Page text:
March 02, 2013
It’s funny how life turns out sometimes.
Once upon a time, I had a dream. No, it wasn’t to be a writer, or a producer, or a director—having done all to varying degrees of success—it was to open a little bakery.
Nothing grand. Something manageable. Fun. With booze.
It was something I had kept in the back of my mind for Some Day. You know, in case the other thing, the Artist thing; the real thing I was doing with my life didn’t pan out.
And then it didn’t.
When failure came knocking at my door, it knocked hard. Failure banged with a sledgehammer. Failure went fucking Medieval on my ass with its Battering Ram of Suck.
Once a dazzling dressed-up thing to be adorned and admired, the dream soon fell victim to whoring, begging, and the ol’ shuck-n-jive; hat in hand, tap-dancing on corners for nickels. Shit, the dream even got knocked up, but Failure delivered a stillborn. The dream eventually succumbed to artistic syphilis, another ill-fated Fantine left to sputter and die.
And then that other dream, that tiny dream, the back-up dream, kept poking its head out from the covers under which I was hiding. As therapy, I started self-medicating by baking and drinking and drinking and baking. Eventually, ‘baketending’ became my everyday.
I was having fun for the first time in what felt like forever and it was quickly becoming profitable. Not in the monetary sense, not yet, but emotionally profitable.
People actually wanted what I was selling!
After years of prostituting myself on the seedy street corners of the entertainment industry, begging for work, demanding to be taken seriously as a writer, as an artist, as a woman, I finally found myself on the flip. As a ‘baketender’, I was desirable! My recipes were being requested for publication! I was lauded for my artistic execution! I felt supported as a female entrepreneur!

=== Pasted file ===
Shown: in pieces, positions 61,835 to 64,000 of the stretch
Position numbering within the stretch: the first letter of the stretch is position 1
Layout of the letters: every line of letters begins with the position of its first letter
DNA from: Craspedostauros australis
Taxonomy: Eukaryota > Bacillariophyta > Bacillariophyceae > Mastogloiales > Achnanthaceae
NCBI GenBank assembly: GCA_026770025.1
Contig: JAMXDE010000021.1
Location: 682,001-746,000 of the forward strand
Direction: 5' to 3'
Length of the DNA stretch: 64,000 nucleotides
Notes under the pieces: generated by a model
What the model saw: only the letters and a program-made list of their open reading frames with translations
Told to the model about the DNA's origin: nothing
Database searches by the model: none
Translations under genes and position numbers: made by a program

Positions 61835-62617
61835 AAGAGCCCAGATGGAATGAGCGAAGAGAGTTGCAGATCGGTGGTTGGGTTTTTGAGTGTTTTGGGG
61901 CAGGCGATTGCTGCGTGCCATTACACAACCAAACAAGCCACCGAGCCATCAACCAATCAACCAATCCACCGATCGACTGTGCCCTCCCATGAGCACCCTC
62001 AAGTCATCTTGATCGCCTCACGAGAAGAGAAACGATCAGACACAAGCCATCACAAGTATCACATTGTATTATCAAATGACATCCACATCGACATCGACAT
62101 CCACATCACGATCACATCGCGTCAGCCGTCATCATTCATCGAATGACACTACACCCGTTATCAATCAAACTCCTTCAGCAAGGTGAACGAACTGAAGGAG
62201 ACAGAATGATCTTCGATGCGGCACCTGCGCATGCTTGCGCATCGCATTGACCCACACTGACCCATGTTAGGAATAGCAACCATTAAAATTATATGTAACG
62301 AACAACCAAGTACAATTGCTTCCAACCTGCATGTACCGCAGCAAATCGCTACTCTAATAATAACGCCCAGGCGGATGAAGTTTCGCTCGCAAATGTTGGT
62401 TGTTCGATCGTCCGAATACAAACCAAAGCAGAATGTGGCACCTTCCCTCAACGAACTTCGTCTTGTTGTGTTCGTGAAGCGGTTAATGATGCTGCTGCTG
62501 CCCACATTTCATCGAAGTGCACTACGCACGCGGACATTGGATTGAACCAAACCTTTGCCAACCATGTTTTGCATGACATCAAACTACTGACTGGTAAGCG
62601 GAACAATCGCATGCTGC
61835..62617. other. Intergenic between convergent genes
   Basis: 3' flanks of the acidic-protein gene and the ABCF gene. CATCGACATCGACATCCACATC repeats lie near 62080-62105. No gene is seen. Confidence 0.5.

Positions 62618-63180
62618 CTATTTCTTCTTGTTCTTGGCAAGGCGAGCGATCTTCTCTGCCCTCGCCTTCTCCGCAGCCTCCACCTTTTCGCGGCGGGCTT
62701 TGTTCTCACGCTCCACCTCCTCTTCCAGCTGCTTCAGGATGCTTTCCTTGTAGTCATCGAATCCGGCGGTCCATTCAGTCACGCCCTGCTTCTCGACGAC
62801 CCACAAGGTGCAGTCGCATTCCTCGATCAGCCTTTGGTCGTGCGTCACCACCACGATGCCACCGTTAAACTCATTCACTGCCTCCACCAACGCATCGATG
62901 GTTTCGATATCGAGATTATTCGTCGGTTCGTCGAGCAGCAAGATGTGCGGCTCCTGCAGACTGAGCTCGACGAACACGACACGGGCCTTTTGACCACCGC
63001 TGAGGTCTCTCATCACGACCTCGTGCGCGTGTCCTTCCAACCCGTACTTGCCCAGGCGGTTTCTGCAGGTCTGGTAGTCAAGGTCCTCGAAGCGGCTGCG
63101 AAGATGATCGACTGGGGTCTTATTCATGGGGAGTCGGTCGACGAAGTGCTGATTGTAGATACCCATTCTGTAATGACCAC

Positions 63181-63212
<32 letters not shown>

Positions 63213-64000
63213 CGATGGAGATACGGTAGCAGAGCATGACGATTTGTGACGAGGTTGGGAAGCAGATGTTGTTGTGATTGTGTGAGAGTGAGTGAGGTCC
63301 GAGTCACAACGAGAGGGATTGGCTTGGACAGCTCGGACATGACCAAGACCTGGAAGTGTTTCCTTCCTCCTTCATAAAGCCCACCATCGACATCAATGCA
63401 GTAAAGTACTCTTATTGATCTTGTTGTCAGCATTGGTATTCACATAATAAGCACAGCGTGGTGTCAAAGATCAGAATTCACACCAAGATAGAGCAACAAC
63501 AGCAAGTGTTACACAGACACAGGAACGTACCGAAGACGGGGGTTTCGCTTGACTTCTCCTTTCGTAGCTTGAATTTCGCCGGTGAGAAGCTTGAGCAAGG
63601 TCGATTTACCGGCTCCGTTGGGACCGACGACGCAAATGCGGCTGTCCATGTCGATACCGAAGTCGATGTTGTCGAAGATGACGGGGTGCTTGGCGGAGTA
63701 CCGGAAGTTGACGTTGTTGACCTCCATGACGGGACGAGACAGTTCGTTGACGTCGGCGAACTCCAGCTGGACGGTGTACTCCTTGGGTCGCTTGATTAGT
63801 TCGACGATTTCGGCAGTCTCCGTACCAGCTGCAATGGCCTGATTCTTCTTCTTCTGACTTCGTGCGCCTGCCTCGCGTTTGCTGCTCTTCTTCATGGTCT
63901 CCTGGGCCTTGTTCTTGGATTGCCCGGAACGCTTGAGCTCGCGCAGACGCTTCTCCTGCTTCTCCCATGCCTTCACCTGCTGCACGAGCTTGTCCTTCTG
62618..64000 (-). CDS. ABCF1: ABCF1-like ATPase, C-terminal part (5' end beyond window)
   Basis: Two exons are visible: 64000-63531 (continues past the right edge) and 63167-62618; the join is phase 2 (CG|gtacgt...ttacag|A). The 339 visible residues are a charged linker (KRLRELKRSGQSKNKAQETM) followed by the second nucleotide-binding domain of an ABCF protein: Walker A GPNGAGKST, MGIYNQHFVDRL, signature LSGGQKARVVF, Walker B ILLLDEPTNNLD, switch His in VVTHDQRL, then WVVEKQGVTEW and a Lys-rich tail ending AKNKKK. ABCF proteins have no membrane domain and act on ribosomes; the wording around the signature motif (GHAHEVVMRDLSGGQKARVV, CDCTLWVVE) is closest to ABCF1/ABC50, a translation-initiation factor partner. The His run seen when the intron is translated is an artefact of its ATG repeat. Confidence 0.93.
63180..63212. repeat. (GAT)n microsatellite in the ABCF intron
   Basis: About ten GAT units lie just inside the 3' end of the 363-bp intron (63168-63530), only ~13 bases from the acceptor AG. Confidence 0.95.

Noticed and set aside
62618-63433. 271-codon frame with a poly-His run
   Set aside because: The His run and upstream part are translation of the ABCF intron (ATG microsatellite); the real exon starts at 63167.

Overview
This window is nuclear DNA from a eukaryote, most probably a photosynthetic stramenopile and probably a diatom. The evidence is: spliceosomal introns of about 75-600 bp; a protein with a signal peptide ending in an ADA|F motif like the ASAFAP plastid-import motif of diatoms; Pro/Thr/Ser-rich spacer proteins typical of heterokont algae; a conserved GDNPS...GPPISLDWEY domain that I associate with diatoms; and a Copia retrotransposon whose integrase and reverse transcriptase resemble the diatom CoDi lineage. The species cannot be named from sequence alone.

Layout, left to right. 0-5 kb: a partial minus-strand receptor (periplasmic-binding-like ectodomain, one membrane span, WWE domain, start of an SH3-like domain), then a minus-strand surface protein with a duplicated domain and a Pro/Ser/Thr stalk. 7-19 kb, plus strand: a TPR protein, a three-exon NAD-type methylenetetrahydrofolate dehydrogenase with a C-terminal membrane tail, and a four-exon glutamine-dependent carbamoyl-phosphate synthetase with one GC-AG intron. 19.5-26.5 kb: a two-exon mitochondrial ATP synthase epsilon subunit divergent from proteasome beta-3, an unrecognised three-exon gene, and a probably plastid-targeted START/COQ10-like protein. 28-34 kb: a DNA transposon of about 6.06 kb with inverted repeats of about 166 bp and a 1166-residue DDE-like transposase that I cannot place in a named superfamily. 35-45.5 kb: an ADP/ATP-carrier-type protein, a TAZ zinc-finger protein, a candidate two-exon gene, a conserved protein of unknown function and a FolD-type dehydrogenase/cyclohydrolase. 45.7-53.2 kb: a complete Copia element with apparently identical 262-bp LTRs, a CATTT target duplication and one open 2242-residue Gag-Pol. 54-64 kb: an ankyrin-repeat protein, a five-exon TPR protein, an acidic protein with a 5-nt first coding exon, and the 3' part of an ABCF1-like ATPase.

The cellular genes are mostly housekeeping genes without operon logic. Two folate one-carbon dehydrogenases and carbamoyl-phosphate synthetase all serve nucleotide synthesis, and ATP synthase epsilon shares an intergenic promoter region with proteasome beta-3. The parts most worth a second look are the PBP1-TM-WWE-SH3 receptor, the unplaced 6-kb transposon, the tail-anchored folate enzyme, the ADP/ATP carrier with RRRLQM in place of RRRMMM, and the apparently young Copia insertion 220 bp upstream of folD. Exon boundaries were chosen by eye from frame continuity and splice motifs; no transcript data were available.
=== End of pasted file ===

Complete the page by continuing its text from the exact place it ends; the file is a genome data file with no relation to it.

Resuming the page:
Could this be the dream I had been dreaming all along?
Sure. It didn’t come in a fancy dress, or on a red carpet or with a chorus of thundering applause. It came in scuffed-up clogs and a headscarf drenched in sweat, with burns up and down my forearms and an awful lot of swearing.
And it felt fuckin’ great.
As artists we don’t just seek applause, we require it. Admiration and acceptance is our raison d’être. Our egos must be fed. We know that rejection is part of the game and we prepare for it. We brace ourselves for it. We toughen our skin and resolve ourselves to believe deep in our hearts that what we are doing is a vital part of the community in which we live despite the odds. We tell ourselves, “Some day…” over and over and over again.
But at the end of that day, if the feedbag remains empty for too long, call it ‘cyclone technology’ all you want—it’s still just a goddamnmotherfucking vacuum.
I found my own way of escaping the rejection vortex and re-stocking the feedbag. Things haven’t turned out as I expected, but I’m learning [slowly] that life isn’t always the way you’ve scripted it.
As with any good producer or editor, Life has some notes, some thoughts, some suggestions, and if heeded, things might just turn out sweeter that you ever could have imagined.